Cannabaudes or Cannabas (died 271) was a third-century leader of the Gothic tribe of the Tervings, who died in a battle against the Roman emperor Aurelian.

LifeEdit

In the third century many Germanic peoples invaded the Roman Empire and plundered the border regions. Among these, the Goths were the largest group crossing the Roman borders and devastating the Balkan peninsula. They also raided the coasts of the Black Sea and the Aegean Sea. Emperor Aurelian, the former magister equitum of emperor Claudius Gothicus, who had died of the plague, was occupied fighting the dead emperor’s brother Quintillus for the Roman throne and later fighting against the Vandals and Juthungi in Italy. The Tervings under their leader Cannabaudes took advantage of this situation and devastated the provinces of the lower Danube and sacked some cities.

On his march to the East to reintegrate the Palmyrene Empire to the Roman Empire, Aurelian drove the Tervings out of the Roman empire and, unlike others before him, followed them over the Danube. In the ensuing battle, Cannabaudes died along with 5,000 of his men.

For this victory Aurelian received the surname Gothicus Maximus.[1] At his triumph after his victory over the Palmyrene Empire, he paraded Gothic women, dressed as Amazons, and a chariot, pulled by four stags, that was said to have belonged to Cannabaudes.

Despite his victory over Cannabaudes, Aurelian abandoned the province of Dacia, which was populated by barbaric tribes such as the Goths.

Through his military achievements, Aurelian averted a further Gothic intrusions into Roman lands for a century.

While some historians call Cannabaudes a king of the Goths,[2] others consider that he was only one of the more powerful leaders of the Goths.[3]

The only ancient source mentioning his name is the Historia Augusta,[4] which is not a generally reliable source. Nevertheless, Cannabaudes is seen as a historic person by most historians. Some historians want to identify Cannabaudes with Cniva,[5] the Gothic leader who defeated and killed emperor Decius at the Battle of Abrittus twenty years earlier, others historians consider that he was Cniva's son.[6]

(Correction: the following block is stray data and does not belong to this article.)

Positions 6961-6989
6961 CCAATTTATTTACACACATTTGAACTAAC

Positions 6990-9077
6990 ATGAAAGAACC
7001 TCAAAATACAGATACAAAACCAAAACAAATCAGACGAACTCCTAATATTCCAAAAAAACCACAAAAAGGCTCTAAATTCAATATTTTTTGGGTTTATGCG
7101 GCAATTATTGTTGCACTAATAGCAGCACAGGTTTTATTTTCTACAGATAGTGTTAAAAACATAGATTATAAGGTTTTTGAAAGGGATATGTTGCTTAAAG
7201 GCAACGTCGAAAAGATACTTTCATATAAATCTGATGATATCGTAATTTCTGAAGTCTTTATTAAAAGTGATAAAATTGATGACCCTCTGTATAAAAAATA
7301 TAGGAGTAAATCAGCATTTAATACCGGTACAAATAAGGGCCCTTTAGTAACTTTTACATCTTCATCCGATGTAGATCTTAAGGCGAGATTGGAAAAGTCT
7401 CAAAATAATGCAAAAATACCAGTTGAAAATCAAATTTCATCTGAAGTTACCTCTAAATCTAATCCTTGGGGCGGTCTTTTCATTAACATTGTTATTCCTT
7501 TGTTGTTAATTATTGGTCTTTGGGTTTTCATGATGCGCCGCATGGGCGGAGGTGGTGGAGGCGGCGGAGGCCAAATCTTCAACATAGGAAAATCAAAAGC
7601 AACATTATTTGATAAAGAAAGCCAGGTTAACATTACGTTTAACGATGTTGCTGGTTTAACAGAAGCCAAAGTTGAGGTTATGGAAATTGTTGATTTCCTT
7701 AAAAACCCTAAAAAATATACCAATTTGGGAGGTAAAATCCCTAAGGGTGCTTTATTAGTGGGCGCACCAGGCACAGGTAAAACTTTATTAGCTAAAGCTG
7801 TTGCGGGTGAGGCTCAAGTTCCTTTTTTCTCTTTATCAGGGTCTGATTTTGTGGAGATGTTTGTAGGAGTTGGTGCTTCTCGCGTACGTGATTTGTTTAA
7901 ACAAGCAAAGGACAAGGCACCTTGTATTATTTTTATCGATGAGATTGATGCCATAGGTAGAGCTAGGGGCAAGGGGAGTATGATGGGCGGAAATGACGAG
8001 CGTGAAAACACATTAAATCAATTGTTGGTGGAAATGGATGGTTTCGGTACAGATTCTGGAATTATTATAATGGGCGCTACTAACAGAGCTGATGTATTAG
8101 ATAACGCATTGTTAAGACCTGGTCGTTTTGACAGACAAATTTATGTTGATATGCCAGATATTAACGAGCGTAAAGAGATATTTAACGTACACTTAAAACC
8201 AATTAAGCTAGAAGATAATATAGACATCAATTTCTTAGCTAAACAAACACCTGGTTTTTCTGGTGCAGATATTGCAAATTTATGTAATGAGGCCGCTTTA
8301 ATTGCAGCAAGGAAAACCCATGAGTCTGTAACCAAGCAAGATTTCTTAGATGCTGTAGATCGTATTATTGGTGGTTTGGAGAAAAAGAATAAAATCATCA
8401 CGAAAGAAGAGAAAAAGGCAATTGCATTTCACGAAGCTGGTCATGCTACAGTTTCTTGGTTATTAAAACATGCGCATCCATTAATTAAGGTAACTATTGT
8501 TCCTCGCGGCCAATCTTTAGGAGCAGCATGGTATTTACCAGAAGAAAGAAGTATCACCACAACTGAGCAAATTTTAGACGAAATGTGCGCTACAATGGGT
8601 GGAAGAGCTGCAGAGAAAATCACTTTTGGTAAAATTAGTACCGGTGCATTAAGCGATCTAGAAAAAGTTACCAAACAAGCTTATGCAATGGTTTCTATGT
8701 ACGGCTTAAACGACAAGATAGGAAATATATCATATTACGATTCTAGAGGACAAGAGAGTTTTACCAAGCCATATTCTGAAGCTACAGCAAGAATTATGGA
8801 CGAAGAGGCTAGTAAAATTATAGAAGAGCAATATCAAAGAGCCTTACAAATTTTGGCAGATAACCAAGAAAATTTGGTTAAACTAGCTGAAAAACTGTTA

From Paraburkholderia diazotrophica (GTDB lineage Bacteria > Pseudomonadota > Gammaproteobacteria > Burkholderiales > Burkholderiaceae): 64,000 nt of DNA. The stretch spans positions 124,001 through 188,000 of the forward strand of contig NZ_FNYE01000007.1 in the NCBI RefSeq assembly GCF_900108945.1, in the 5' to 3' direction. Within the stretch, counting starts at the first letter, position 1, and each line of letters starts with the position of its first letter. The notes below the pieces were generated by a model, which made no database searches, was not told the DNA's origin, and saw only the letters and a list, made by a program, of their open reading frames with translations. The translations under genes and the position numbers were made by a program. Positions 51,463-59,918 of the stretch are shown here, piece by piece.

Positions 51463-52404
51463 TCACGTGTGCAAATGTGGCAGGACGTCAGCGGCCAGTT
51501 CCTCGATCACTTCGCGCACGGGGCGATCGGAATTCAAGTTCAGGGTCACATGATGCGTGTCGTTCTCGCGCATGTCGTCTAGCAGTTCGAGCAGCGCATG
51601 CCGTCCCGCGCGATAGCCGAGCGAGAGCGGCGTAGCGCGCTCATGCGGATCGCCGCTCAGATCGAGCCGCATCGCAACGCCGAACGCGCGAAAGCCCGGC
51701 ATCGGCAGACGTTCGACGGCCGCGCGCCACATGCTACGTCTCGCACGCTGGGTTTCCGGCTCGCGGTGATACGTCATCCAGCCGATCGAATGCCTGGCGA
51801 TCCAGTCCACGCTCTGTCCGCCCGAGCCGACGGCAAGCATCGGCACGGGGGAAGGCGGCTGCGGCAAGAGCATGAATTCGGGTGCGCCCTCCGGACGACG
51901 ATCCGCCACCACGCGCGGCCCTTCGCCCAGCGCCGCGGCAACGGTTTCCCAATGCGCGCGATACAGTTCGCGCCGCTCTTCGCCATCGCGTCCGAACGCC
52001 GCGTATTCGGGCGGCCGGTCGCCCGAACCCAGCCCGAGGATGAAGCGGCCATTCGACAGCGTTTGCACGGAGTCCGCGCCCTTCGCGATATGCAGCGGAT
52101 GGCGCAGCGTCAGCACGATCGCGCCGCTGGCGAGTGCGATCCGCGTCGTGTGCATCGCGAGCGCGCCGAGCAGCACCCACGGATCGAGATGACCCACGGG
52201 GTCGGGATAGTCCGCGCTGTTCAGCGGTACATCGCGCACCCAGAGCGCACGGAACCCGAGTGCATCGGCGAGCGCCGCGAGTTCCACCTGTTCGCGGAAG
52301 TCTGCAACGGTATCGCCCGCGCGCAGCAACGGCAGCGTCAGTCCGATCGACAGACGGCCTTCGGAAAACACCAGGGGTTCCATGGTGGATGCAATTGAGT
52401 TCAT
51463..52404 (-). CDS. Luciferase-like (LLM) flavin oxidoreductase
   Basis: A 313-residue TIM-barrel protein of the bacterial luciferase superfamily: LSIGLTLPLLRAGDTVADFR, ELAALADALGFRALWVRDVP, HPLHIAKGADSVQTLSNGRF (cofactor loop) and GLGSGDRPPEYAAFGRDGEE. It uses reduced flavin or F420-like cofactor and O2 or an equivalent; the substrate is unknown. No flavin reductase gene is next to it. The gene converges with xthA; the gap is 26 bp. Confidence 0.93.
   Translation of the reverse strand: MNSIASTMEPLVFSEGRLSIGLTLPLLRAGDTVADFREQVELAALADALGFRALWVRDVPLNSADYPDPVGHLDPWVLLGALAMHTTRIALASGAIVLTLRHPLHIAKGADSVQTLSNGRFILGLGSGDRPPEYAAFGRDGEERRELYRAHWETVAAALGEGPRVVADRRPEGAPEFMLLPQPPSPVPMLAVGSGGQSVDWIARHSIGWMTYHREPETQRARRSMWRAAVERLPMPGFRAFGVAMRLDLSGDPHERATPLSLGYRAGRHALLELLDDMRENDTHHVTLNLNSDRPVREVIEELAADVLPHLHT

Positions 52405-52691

NotesEdit

  1. ^ CIL XII 5549; ILS 8925.
  2. ^ Goltz 2008, 461; Watson 1998, 54f.; Wolfram ³1990, 106; ²2005, 34.
  3. ^ Burns 1984, S. 31; Heather 1996, S. 44.
  4. ^ HA Aurelian 22,2.
  5. ^ Groag 1903, 1378; Wolfram ³1990, 46; 2001, 36.
  6. ^ Barnes 1978, 70.

Ancient sourcesEdit

  • Historia Augusta, vita Aureliani.

Modern literatureEdit

  • Wolf von Barloewen: Geschichte der Germanen bis 376 n.Chr., in: Wolf von Barloewen [ed.]: Abriss der Geschichte antiker Randkulturen, Oldenbourg, Munich 1961.
  • Timothy Barnes: The Sources of the Historia Augusta, Ed. Latomus, Brüssel 1978.
  • Thomas Burns: A History of the Ostrogoths, Indiana Univ.Press, Bloomington 1984.
  • Thomas Gerhardt, Udo Hartmann: Fasti, Die germanischen Herrscher, in: Klaus-Peter Johne [ed.]: Die Zeit der Soldatenkaiser, Berlin 2008, p. 1192-1198.
  • Andreas Goltz: Die Völker an der mittleren und nordöstlichen Reichsgrenze, in: Klaus-Peter Johne [ed.]: Die Zeit der Soldatenkaiser, Berlin 2008, p. 449-464.
  • Edmund Groag: Domitius [36] Aurelian, Realencyclopädie der Classischen Altertumswissenschaft V 1, Stuttgart 1903, p. 1347-1419.
  • Udo Hartmann: Claudius Gothicus und Aurelian, in: Klaus-Peter Johne [ed.]: Die Zeit der Soldatenkaiser, Berlin 2008, p. 297-324.
  • Peter Heather: The Goths, Blackwell, Oxford, Cambridge/Massachusetts 1996.
  • Michael Kulikowski: Rome’s Gothic Wars, Cambridge Univ. Press, Cambridge u.a. 2007.
  • Bruno Rappaport: Die Einfälle der Goten in das Römische Reich bis auf Constantin, Hirschfeld, Leipzig 1899.
  • Alaric Watson: Aurelian and the third Century, London, New York 1998.
  • Herwig Wolfram: Die Goten, Beck, Munich ³1990.
  • Herwig Wolfram: Kniva, Reallexikon der Germanischen Altertumskunde 17, Walter de Gruyter, Berlin, New York 2001, p. 34-37.
  • Herwig Wolfram: Die Goten und ihre Geschichte, Beck, Munich ²2005.
  • Herwig Wolfram: Gotische Studien, Beck, Munich 2005.

See alsoEdit